2) when the power comes back for 1 minute after scheduled load shedding and then the substation trips and power is off for another 8 hours (follow the City Power twitter account during load shedding  - especially if you live in joburg... the number of "trips" after load shedding should give you nightmares). (not even looking at the scenario of the substation going up in flames because it dislikes being treated like a giant light switch).... and unlike a sometime quoted line from a popular TV series... "summer is coming" so warm ambient temperatures and no electricity are not ideal for food safety.

Possible third reason but may not apply to OP... many fridge freezers are now exactly that...a fridge and a freezer in one unit.

JosaphineFlexton srtikes me as trying to help her family with tried and tested solutions during power outages. 

I think if one can avoid installing an inverter UPS for load shedding one should do so. The batteries cost plenty and before you know it they need to be replaced.

You will not be able to power all electrical loads on the UPS due to limited capacity of the UPS anyway..

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11 hours ago, Richard Mackay said:

I think if one can avoid installing an inverter UPS for load shedding one should do so. The batteries cost plenty and before you know it they need to be replaced.

I am definitely a supporter of reduce your loads and be frugal so the cheapest way to cope with load shedding is to do nothing but while at it one can then also ask "If I do not need it for 4 hours, do I need it for 8h, 12h, 24h..... at all?". Using no electricity even when eskom is available should save quite a few extra Rand.  I choose to keep some electricity based convenience and for me, during load shedding, being able to open my fridge without my wife having to run a stopwatch is worth the (extra) cost (powering a hairdryer or TV is not worth the cost for me).

While batteries will obviously need replacement at some point (even if not using the pesky inefficient middleman inverter), the grid state in general but especially following load shedding, may also contribute to whatever appliances are connected to mains needing replacement, so one might have to choose which is cheaper - replacing batteries or appliances.... and the one appliance that is likely running 24/7 on mains in many homes will be fridge/freezers. So to my mind the fridge/freezer on a UPS/backup supply is like the spare tyre in my car - I might not need it but I prefer to have it. In the bigger metropolitan areas the problem is likely also greater than just eskom - a lot of the electricity supply problems are not solely eskom's issue so even if eskom based load shedding ends this year, localised unplanned outages of fairly long duration and unstable/out of spec grid supply will be part of our existence for many years.

11 hours ago, Richard Mackay said:

You will not be able to power all electrical loads on the UPS due to limited capacity of the UPS anyway..

I suspect the size of load (and total duration) is limited only by budget and not some inherent characteristic of UPS/inverter based backup power supplies?

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Cooper Power Supplies decent pure sine line interactive ups inverters that can handle continuous loads with large battery banks however they only cater for lead acid batteries their internal chargers are high amperage units so the 1000 va unit can have 2x200 amp batteries in 24v as an example. However going with a Solar inverter will not cost a lot more and you can use lithium batteries with the system and add solar panel later if need be. An Axpert type 3KVA inverter is quite cheap the 2.8KW 24 lithium battery is not unless you go for second life or custom built batteries with lower duty cycles the fact is its a mine field because you get Good quality Axpert clones and then you get the bad clones personally I do not like the Axpert type inverters because they are problematic and unreliable where the line interactive ups inverters are low frequency units that can handle 3 x their rating in surge power for a couple of seconds and Axpert type inverters are high frequency inverters that can only handle 2 x their rating in surge for a couple of milliseconds.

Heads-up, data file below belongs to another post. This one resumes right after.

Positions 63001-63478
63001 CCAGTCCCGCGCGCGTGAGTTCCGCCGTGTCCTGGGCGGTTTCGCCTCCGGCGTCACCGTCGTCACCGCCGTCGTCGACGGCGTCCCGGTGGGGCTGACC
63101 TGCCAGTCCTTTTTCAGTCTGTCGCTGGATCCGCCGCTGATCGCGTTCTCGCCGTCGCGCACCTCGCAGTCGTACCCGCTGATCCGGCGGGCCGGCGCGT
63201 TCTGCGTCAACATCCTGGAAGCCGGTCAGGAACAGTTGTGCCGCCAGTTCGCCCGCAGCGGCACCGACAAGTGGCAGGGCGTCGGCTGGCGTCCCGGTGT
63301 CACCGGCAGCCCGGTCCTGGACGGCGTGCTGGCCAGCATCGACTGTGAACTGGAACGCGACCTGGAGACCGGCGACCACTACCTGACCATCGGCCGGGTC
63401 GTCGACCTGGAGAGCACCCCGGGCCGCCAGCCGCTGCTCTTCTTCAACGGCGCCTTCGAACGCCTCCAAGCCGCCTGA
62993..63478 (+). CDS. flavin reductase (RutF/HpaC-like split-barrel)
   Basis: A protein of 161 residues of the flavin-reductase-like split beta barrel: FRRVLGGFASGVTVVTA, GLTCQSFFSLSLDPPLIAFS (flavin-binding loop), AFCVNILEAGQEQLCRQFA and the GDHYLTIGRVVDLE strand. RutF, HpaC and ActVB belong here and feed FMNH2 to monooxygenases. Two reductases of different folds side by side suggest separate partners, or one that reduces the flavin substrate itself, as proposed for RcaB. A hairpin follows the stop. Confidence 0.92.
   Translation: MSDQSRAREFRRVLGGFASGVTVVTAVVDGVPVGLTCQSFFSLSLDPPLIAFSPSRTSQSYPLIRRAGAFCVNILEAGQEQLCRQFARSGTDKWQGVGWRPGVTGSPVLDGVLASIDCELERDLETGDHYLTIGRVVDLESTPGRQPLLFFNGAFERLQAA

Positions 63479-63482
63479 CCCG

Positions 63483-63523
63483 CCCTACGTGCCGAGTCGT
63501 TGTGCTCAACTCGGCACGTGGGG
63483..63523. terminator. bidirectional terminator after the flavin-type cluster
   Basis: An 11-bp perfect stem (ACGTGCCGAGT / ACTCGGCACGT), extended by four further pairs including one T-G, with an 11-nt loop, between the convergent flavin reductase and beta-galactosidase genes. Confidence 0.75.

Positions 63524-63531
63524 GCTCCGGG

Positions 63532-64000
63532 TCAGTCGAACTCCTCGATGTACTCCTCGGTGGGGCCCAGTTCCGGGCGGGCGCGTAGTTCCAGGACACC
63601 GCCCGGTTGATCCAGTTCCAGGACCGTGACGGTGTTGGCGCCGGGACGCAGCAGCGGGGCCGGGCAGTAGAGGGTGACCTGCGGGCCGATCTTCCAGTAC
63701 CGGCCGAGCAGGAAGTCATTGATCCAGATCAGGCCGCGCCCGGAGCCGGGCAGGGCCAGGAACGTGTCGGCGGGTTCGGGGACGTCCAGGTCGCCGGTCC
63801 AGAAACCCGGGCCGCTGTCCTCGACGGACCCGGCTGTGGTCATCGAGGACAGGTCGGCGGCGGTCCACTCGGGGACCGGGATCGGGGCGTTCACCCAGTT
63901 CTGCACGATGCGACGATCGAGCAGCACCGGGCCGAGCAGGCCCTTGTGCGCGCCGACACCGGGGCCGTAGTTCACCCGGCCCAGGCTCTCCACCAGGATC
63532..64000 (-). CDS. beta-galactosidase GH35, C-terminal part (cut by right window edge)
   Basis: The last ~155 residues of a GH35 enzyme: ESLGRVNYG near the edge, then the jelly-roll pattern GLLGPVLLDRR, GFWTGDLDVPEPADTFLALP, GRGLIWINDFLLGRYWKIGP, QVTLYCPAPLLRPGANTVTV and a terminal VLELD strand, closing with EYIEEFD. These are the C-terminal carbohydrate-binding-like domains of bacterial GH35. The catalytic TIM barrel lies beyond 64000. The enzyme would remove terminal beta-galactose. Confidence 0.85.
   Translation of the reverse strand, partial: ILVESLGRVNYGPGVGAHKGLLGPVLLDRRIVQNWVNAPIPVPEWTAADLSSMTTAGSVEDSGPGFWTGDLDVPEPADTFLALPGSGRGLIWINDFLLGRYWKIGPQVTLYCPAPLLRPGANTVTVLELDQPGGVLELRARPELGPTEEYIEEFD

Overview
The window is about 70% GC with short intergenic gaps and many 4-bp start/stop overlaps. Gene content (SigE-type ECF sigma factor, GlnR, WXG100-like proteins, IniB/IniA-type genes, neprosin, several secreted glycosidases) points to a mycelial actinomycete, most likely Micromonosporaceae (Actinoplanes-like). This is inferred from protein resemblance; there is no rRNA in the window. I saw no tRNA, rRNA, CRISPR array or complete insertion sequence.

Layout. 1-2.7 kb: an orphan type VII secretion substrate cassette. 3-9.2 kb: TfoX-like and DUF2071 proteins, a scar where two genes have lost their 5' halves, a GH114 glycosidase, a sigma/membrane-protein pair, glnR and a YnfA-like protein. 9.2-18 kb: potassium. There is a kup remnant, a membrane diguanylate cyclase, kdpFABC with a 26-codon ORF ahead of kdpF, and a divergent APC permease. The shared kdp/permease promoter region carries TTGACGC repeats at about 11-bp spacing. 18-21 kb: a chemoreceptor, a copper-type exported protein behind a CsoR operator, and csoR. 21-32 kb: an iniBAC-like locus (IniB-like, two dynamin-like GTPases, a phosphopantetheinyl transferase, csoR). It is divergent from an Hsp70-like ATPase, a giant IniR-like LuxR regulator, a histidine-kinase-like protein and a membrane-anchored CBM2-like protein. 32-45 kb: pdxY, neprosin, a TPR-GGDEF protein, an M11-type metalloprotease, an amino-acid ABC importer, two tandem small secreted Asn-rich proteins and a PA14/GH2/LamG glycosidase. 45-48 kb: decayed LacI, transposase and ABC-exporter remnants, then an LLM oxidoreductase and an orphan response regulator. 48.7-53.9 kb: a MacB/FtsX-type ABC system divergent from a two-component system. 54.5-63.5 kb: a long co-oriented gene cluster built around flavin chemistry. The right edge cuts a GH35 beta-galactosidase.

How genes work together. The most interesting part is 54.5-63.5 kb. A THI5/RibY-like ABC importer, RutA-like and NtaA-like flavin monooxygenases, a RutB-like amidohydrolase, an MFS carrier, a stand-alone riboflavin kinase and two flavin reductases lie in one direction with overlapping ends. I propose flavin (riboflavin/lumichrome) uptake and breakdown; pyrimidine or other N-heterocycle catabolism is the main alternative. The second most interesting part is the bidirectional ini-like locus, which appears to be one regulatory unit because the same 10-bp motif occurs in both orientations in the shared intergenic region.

The ellies battery trolleys with their little 1200 watt modified sine wave inverters is definately not a great product in my opinion lead acid leasure batteries with very low duty cycles and a modified sine inverter.

However my best advice would be to replace the Fridge freezer with a new A+++ fridge freezer and you will not have defrosting problems also you will save a lot of money on electricity..

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53 minutes ago, SteveFury said:

However my best advice would be to replace the Fridge freezer with a new A+++ fridge freezer and you will not have defrosting problems also you will save a lot of money on electricity..

I totally agree!

This thread is: Simple UPS for mostly fridge. This is a  question about surviving power outages, not about embarking on a RE installation with the ultimate aim of going off grid.

This matters because one is influenced about what to do largely due to your mindset. I presume Introverter's comments are motivated by his particular mindset (and the PV array and inverter + battery banks that he has installed at a substantial cost)

 

 

 

Edited by Richard Mackay